Saturday, February 27, 2010

Enterprise Resource Planning (ERP)

In the previous blog post, we discussed Customer Relationship Management (CRM). In this blog post, let us look at some of the fundamental aspects of Enterprise Resource Planning (ERP). In general, CRM system can be considered as a sub-set of the features of an Enterprise Resource Planning system.

ERP is an industry standard acronym for Enterprise Resource Planning. ERP is an Information Technology (IT) supported system, used to integrate the data and processes of an organization in a seamless fashion. In the earlier days of ERP, the term ERP was used to refer to the way large organizations planned to use their organizational wide resources. Today, ERP systems are used in all types of organizations, from small to medium sized and large organizations.

In the earlier days of computerization, core functions of an organization, like Customer Relations Management, Human Resources, Supply Chain Management, and Financials were all supported by stand-alone IT systems. This often resulted in duplication of data and the need for complicated data transfer protocols between systems. In such systems, any data mismatch during transfer can result in problems. From a database management and administration perspective also, it is often recommended to avoid duplication of data.

Current ERP systems are capable of covering a wide range of functions and integrating them into a single, unified database. A single, unified database removes the difficulties associated with transferring data between independent systems and duplication of data as discussed above. Enterprise Resource Planning systems can help in the management of many business activities, like sales, marketing, delivery, billing, production, inventory management, quality management, and human resource management, through a single system. ERP systems are sometimes referred to as ‘cross functional enterprise wide systems’ since all functional departments in an organization are managed through a single system.

The most important advantage of ERP system is often cited as the system’s ability to bring down operating costs and saving valuable time that would otherwise be wasted in manual procedures and unwanted delays. An ERP system also ensures faster processing of information, reduces the burden of documentation and associated manual workflows, avoids repeated data entry, and reduces cycle time. Another major advantage is efficient Customer Relationship Management. Customer queries and complaints can be tracked to closure very efficiently resulting in high levels of customer satisfaction – a key parameter in evaluating the performance of any organization. [In the previous post of this blog, we had a closer look at Customer Relationship Management systems]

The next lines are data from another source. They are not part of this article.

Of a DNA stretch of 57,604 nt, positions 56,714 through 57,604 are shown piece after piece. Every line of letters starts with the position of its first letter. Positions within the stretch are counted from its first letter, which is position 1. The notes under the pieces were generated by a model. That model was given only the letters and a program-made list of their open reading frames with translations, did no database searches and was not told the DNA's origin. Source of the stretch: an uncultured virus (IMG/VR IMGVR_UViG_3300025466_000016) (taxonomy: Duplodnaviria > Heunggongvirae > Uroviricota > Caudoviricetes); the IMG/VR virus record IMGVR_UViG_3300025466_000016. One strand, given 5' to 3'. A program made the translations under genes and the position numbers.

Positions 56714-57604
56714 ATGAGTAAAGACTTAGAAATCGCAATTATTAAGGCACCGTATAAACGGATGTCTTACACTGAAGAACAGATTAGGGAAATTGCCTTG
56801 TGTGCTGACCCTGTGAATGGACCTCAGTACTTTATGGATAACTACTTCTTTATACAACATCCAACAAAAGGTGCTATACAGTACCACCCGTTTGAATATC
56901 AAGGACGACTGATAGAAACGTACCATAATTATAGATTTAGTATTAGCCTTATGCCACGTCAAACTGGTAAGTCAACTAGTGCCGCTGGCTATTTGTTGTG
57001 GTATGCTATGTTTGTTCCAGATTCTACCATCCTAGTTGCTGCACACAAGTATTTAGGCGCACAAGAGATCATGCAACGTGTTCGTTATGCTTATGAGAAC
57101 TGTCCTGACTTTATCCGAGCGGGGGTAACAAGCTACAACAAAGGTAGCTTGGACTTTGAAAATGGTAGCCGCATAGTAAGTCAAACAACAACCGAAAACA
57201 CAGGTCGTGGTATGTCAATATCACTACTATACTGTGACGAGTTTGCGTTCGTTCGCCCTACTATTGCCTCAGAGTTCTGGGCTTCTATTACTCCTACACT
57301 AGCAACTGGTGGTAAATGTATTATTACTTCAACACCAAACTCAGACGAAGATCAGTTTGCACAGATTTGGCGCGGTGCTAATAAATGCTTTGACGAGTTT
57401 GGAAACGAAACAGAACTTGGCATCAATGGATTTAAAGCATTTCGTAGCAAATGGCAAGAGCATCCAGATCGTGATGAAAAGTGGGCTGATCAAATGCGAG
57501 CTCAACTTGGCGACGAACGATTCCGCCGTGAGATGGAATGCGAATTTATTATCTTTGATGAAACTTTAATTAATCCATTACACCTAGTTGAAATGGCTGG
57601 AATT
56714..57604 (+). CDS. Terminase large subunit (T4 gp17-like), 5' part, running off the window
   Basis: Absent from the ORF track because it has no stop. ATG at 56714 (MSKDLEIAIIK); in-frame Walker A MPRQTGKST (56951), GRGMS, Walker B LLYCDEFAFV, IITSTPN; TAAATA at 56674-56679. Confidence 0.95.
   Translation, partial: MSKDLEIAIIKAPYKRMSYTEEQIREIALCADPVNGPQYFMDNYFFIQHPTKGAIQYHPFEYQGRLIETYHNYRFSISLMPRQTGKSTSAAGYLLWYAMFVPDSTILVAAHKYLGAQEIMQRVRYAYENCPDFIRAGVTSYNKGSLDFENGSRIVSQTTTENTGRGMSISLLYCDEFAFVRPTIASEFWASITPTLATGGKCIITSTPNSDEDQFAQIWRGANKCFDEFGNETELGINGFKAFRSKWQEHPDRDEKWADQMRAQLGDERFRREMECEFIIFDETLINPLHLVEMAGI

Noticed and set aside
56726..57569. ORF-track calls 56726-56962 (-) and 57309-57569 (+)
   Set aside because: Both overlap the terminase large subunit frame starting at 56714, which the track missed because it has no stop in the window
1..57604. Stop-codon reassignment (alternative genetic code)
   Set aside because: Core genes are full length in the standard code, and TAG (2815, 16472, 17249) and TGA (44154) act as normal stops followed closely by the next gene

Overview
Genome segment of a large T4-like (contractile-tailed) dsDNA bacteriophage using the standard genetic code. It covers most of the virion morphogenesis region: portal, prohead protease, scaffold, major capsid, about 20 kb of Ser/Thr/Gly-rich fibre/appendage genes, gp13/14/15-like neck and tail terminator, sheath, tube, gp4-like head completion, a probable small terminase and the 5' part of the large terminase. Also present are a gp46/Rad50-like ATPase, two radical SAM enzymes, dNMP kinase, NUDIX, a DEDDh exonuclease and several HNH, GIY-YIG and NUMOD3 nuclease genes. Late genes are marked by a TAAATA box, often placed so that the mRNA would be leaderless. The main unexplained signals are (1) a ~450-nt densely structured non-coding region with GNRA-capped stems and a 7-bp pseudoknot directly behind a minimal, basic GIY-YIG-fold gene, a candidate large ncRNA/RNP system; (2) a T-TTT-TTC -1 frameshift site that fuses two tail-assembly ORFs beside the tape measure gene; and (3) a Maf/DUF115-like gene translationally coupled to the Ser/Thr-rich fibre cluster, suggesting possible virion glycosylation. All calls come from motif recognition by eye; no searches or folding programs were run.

ERP systems ensure that access to sensitive data of the organization is controlled in role-based manner. Thus, data is made available only on a ‘need-to-know’ basis, thereby plugging chances of leaking sensitive data.

ERP systems eases project management, enables better tracking of work in progress, enables quick creation of status reports and reduces process cycle time. ERP systems also act as ‘Decision Support Systems’ ensuring that decision can be made on the basis of up-to-date information. Besides, ERP systems have also resulted in better vendor and supply chain management. Automated work flows in ERP systems allow organizations to track and identify bottlenecks in process flows and make improvements.

Even though the merits of ERP systems often out weighs the demerits, the system and its adoption by organizations is not without disadvantages. The adoption of ERP by an organization is often referred to as ‘implementing ERP’ since ERP systems usually require customization based on the needs of the organization. 

First, an ERP implementation calls for a large investment in time and money. Next, the success of an ERP implementation depends on how well the employees of an organization understand the system and uses it regularly in their day-to-day business activities. This calls for heavy investments in training of employees. Besides the cost of training, employees engaged in training will often mean that regular business activities are sidelined, resulting in loss of revenue and business opportunities. These advantages imply that an organization needs to carefully plan and compare disadvantages against advantages before deciding to implement an ERP system.    

The implementation of an ERP system does not guarantee solutions to all the problems that an organization is facing. In fact, if the implementation is not carefully planned and the cutover from existing systems to ERP is not orchestrated in a fine manner, ERP implementations can result in more trouble. Still, a well-planned ERP implementation coupled with proper employee training and orientation will definitely enable an organization to compete globally in ever changing business scenarios. To sum it up, such a carefully planned ERP system is often considered as the perfect commercial embodiment of the verse: “Think Global. Act Local.”

This brings us to the end of this blog post on Enterprise Resource Planning (ERP). Thank you for your interest. 

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